Kasparov was beaten at his game by a chess playing AI. But he does not think that AI is a bad thing. In an interview with the BBC, Kasparov said that humans have to start recognizing the inevitability of machines taking over more and more tasks that we used to do in the past.
“It's called progress. Machines replaced farm animals and all forms of manual labor, and now machines are about to take over more menial parts of cognition. Big deal. It's happening. And we should not be alarmed about it. We should just take it as a fact and look into the future, trying to understand how can we adjust."
Kasparov last month released a new book called Deep Thinking: Where Machine Intelligence Ends and Human Creativity Begins.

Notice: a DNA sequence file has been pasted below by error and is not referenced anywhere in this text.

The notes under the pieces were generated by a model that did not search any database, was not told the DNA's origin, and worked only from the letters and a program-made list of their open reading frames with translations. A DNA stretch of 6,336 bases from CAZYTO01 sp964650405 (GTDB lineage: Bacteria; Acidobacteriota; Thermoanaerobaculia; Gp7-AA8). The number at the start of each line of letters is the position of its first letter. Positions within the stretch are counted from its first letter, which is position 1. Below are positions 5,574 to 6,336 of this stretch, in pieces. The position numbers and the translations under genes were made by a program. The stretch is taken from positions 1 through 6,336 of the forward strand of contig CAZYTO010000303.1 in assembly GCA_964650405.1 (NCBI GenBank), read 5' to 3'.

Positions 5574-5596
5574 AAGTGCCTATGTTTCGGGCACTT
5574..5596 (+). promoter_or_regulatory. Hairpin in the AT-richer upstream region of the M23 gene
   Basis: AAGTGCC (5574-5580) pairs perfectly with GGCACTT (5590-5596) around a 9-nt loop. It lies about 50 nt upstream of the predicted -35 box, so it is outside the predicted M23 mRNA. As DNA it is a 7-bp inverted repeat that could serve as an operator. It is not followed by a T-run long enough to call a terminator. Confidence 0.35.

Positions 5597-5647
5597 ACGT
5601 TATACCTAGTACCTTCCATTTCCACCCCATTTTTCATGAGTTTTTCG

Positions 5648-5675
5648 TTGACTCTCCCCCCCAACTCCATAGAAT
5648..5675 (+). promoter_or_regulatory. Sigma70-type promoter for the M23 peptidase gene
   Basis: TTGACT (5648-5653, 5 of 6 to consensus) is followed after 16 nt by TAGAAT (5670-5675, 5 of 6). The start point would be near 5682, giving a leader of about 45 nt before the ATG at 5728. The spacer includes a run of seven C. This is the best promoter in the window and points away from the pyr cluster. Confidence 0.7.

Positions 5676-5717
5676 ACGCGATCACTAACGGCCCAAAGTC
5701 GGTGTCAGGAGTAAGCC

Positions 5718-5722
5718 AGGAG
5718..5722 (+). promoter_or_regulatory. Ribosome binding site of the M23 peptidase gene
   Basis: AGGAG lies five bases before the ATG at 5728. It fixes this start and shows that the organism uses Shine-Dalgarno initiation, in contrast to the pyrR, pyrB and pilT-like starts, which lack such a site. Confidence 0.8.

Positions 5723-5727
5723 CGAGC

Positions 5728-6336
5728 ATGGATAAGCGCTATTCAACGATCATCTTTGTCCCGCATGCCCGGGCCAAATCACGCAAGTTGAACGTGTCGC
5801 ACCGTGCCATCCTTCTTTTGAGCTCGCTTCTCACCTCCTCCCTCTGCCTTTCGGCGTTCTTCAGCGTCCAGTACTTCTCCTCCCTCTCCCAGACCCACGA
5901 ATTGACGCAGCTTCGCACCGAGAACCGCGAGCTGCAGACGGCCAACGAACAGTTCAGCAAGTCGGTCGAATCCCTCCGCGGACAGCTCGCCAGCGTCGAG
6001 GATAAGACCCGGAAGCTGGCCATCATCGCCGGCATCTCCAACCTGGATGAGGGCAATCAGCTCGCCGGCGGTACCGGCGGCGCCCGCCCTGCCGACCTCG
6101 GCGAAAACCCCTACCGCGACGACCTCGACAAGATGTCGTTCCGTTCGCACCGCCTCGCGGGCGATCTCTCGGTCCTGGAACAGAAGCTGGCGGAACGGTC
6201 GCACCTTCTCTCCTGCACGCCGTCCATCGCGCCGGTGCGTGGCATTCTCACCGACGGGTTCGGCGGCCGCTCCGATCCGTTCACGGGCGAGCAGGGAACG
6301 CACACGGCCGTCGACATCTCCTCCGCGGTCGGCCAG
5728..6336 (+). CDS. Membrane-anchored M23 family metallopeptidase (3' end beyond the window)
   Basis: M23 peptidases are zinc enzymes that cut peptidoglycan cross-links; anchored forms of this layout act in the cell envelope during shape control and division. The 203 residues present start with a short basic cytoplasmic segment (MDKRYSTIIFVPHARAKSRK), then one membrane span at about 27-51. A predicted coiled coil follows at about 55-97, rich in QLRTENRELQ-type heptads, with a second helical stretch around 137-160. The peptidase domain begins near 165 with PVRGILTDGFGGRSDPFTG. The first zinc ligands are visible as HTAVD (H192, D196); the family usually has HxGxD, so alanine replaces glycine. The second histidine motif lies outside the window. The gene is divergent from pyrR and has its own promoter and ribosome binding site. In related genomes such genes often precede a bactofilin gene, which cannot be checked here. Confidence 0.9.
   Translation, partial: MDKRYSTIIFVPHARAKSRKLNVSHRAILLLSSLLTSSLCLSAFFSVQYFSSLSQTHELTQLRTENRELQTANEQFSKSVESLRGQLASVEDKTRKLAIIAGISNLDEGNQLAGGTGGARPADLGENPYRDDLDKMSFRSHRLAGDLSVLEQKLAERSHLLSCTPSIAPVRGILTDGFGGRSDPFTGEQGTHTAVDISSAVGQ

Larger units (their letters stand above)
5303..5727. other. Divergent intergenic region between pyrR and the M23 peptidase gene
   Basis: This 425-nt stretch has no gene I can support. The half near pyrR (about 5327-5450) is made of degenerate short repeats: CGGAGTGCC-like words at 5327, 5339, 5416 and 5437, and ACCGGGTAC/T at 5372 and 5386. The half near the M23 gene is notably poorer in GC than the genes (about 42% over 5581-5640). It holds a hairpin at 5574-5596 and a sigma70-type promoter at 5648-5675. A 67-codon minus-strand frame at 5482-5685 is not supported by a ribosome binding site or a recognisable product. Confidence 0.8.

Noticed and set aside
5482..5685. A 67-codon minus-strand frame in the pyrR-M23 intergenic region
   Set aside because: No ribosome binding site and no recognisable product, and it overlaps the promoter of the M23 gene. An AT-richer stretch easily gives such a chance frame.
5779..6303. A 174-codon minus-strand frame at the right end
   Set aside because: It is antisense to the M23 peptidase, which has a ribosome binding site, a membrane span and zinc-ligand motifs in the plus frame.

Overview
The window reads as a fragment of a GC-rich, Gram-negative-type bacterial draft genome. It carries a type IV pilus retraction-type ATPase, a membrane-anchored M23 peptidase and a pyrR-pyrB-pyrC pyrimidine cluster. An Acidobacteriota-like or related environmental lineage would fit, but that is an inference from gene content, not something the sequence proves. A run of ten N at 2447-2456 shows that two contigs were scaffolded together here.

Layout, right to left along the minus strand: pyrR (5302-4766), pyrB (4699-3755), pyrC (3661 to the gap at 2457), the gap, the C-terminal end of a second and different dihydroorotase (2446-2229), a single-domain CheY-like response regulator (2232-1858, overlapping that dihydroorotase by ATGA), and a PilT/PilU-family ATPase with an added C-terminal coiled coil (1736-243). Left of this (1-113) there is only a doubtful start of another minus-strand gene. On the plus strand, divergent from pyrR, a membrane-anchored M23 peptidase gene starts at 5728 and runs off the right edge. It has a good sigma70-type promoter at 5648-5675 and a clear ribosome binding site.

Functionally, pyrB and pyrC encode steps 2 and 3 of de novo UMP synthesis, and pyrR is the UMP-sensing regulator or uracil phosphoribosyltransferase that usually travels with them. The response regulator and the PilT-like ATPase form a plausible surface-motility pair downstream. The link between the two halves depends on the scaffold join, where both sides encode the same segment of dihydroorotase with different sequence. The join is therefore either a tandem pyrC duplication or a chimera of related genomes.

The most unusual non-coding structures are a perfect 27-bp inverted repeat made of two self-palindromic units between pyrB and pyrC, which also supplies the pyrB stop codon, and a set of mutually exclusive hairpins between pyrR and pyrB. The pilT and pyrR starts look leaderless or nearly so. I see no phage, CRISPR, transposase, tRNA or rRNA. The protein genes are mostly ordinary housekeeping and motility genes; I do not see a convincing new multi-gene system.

He said that the IBM machine that beat him "was anything but intelligent. It was as intelligent as your alarm clock.
“A very expensive one, a $10 million alarm clock, but still an alarm clock. Very poweful -- brute force, with little chess knowledge. But chess proved to be vulnerable to the brute force. it could be crunched once hardware got fast enough and databases got big enough, and algorithms got smart enough."
Today “a free chess app on the latest mobile phone is stronger than Deep Blue,” Kasparov said.